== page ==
Comet ISON has entered the field of view of the STEREO HI-1A camera, and, in an awesome animation, it joins a large cast of characters already present there.

Imaging results from the Chang'e 2 Toutatis flyby

Emily Lakdawalla • November 21, 2013

There is a paper in press at Icarus by Xiaoduan Zou and five coauthors that provides the first peer-reviewed publication I've seen on the results of the imaging experiment performed during the Chang'e 2 flyby of near-Earth asteroid (4179) Toutatis.

ARTEMIS Mission Update

Jasper S. Halekas • November 14, 2013

ARTEMIS is a mission that retasked two probes from the 5-spacecraft Heliophysics constellation THEMIS to study the interaction of the Moon with the space plasma environment.

Video: Comet ISON: Super Bright or Super Lame?

Bruce Betts • November 12, 2013

Comet ISON (C/2012 S1) was touted months ago by media as the possible comet of the century. Will it be that, or a cosmic dud? Find out the basics about the in this short video.

Why does ISON look green?

Matthew Knight • October 29, 2013

You may have noticed that Comet ISON appears to have a green halo in some recent images, but in other images acquired at about the same time, it doesn’t. Thanks to the beautiful new spectrum posted earlier today by Christian Buil, it’s relatively easy to understand why.

Noachian, Hesperian, and Amazonian, oh my! --Mars' Geologic Time Scale

Emily Lakdawalla • October 25, 2013

The Martian Geologic Time Scale is a lot more complicated than the Moon's.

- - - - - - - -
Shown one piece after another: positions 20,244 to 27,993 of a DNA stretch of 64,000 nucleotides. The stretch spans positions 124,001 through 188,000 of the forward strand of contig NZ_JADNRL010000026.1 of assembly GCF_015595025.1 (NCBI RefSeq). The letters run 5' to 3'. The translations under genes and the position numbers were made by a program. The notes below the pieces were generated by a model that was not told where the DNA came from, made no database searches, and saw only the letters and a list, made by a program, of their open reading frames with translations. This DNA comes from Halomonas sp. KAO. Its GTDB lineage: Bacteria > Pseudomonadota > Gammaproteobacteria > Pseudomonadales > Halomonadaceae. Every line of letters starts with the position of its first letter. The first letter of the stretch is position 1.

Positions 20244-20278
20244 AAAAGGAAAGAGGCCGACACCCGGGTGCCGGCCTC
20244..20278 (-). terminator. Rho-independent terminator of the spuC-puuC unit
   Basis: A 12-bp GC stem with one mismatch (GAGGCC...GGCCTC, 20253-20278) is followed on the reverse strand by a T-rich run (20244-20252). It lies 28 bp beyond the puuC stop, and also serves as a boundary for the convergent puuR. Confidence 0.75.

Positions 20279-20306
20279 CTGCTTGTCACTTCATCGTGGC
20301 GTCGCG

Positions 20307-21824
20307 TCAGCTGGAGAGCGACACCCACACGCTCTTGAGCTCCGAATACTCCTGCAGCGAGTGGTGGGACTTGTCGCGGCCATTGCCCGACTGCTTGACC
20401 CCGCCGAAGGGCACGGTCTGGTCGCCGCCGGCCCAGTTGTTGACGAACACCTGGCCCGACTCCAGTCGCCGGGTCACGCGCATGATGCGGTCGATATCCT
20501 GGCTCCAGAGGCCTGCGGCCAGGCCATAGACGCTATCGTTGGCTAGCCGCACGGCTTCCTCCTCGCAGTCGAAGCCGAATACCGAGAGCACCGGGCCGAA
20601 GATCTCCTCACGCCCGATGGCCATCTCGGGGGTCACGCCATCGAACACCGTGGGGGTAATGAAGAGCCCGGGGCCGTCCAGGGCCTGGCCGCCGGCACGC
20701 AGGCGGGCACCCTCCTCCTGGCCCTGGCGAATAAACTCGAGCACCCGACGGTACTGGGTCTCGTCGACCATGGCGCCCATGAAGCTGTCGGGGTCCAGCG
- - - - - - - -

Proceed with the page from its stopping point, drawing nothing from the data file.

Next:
Uranus Awaits

Geraint Jones • October 18, 2013

It’s been a long time since anyone paid Uranus a visit. The Uranus system is, however, fascinating, as evidenced by the wealth of topics covered by the diverse group of planetary scientists who gathered to discuss it last week at the Paris Observatory.

DPS 2013: The fascination of tiny worlds

Emily Lakdawalla • October 17, 2013

In which I summarize Joe Veverka's Kuiper Prize talk at the Division for Planetary Sciences meeting: "Small is NOT Dull: Unravelling the Complexity of Surface Processes on Asteroids, Comets and Small Satellites."

DPS 2013: Confusing Curiosity SAM results

Emily Lakdawalla • October 15, 2013

What did I learn about Curiosity at last week's Division for Planetary Sciences meeting? There were a few talks, most of which concerned soil and atmsospheric chemistry. I can summarize their conclusions with one sentence: More data is needed.

America's Pastime: Planetary Science

Mat Kaplan • October 15, 2013

Apologies to baseball fans and others for the theme of this week's Planetary Radio preview, which has star player Emily Lakdawalla on deck.

DPS 2013: Tidbits from Titan

Emily Lakdawalla • October 09, 2013

I attended a few talks at the Division for Planetary Sciences meeting today that concerned Titan's origin and interesting surface, and then one in the afternoon about the atmosphere.

The "Starship Century" Beckons

Mat Kaplan • October 01, 2013

The Benford brothers provide inspiration and hard fact in their excellent new anthology about interstellar travel.